A single-letter change in the genetic code is enough to generate blond hair in humans, in dramatic contrast to our dark-haired ancestors. A new analysis by Howard Hughes Medical Institute scientists has pinpointed that change, which is common in the genomes of Northern Europeans, and shown how it fine-tunes the regulation of an essential gene.

"This particular genetic variation in humans is associated with blond hair, but it isn't associated with eye color or other pigmentation traits," says David Kingsley, an HHMI investigator at Stanford University who led the study. "The specificity of the switch shows exactly how independent color changes can be encoded to produce specific traits in humans." Kingsley and his colleagues published their findings in the journal Nature Genetics.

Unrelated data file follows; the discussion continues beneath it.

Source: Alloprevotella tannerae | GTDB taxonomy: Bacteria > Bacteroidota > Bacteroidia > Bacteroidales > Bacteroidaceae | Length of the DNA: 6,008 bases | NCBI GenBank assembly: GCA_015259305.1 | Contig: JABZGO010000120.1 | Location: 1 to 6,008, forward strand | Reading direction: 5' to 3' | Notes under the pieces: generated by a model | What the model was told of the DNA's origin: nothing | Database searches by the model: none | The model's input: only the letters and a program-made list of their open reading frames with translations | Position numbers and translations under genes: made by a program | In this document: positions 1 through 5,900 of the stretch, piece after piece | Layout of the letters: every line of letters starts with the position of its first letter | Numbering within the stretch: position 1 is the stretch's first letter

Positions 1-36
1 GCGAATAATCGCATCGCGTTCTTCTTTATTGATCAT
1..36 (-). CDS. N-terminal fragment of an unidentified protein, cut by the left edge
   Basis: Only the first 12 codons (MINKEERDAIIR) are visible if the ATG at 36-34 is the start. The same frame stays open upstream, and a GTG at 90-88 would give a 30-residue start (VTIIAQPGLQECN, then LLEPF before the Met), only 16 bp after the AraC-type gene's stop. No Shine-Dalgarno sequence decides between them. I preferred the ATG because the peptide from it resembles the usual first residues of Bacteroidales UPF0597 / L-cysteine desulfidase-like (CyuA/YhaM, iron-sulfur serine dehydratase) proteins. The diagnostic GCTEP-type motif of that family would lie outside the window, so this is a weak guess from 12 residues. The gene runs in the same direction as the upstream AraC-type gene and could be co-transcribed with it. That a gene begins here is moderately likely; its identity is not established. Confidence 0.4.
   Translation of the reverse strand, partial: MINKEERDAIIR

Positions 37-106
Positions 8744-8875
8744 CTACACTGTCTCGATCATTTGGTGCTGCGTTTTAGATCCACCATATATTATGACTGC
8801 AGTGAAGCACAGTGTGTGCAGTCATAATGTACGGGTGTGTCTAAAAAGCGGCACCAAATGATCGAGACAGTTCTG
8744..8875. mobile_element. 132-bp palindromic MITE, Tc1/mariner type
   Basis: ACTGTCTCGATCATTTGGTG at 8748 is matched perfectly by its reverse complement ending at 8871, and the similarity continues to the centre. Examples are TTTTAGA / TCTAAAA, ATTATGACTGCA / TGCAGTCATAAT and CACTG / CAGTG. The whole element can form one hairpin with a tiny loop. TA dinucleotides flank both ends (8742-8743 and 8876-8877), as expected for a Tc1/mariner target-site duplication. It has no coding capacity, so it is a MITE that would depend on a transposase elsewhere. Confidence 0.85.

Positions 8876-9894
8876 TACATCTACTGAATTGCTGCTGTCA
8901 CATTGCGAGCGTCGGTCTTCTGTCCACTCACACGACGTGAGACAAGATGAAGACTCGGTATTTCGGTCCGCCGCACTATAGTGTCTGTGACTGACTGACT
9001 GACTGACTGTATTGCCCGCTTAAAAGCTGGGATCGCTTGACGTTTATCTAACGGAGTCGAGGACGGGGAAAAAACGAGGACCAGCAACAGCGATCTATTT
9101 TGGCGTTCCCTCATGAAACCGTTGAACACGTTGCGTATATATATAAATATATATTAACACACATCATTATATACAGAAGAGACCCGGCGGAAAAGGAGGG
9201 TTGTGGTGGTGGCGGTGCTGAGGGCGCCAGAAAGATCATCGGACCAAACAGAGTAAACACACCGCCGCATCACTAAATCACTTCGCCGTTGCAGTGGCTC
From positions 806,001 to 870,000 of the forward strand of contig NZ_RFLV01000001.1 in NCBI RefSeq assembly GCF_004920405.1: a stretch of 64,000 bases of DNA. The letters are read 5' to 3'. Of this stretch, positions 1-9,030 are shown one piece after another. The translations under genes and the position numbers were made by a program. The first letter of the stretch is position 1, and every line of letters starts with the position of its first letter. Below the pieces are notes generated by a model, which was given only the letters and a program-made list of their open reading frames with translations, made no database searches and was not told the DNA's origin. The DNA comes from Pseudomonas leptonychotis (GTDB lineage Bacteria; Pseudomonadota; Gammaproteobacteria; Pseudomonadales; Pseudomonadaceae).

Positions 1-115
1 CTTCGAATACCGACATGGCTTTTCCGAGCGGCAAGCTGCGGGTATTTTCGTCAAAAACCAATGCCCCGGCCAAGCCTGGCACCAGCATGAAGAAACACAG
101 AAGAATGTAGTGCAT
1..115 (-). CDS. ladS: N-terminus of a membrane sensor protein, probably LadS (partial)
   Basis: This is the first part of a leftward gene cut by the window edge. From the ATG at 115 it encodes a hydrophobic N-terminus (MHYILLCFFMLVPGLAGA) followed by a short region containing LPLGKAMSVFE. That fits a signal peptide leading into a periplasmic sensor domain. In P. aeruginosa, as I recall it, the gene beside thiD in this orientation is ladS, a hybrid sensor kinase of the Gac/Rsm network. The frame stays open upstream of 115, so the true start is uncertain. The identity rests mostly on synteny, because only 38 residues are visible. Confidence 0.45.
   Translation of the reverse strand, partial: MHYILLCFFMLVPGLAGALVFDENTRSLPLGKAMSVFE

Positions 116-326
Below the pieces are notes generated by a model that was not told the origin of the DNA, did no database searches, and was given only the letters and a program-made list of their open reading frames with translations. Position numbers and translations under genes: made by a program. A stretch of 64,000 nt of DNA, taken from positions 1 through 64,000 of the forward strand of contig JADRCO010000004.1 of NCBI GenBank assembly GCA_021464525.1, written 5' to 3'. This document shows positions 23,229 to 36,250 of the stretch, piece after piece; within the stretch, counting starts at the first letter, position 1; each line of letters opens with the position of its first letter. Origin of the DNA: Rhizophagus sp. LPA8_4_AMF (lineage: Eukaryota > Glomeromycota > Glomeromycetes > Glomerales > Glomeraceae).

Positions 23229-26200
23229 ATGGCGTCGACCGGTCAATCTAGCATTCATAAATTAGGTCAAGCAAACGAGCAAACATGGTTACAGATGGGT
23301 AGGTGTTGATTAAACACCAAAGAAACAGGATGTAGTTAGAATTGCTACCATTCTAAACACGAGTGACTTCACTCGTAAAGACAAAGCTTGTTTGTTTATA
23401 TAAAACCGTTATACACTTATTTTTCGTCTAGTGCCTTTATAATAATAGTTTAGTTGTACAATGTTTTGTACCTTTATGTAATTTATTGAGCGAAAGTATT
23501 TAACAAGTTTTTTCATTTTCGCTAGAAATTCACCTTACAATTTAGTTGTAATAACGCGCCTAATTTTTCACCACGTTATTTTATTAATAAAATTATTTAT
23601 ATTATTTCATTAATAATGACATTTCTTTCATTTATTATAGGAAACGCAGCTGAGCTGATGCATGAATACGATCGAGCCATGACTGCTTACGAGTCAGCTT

Kingsley says a handful of genes likely determine hair color in humans, however, the precise molecular basis of the trait remains poorly understood. "I think you will see a lot more of this type of study in the future, leading to a much better understanding of both the molecular basis of human diversity and of the susceptibility or resistance to many common diseases," Kingsley said.

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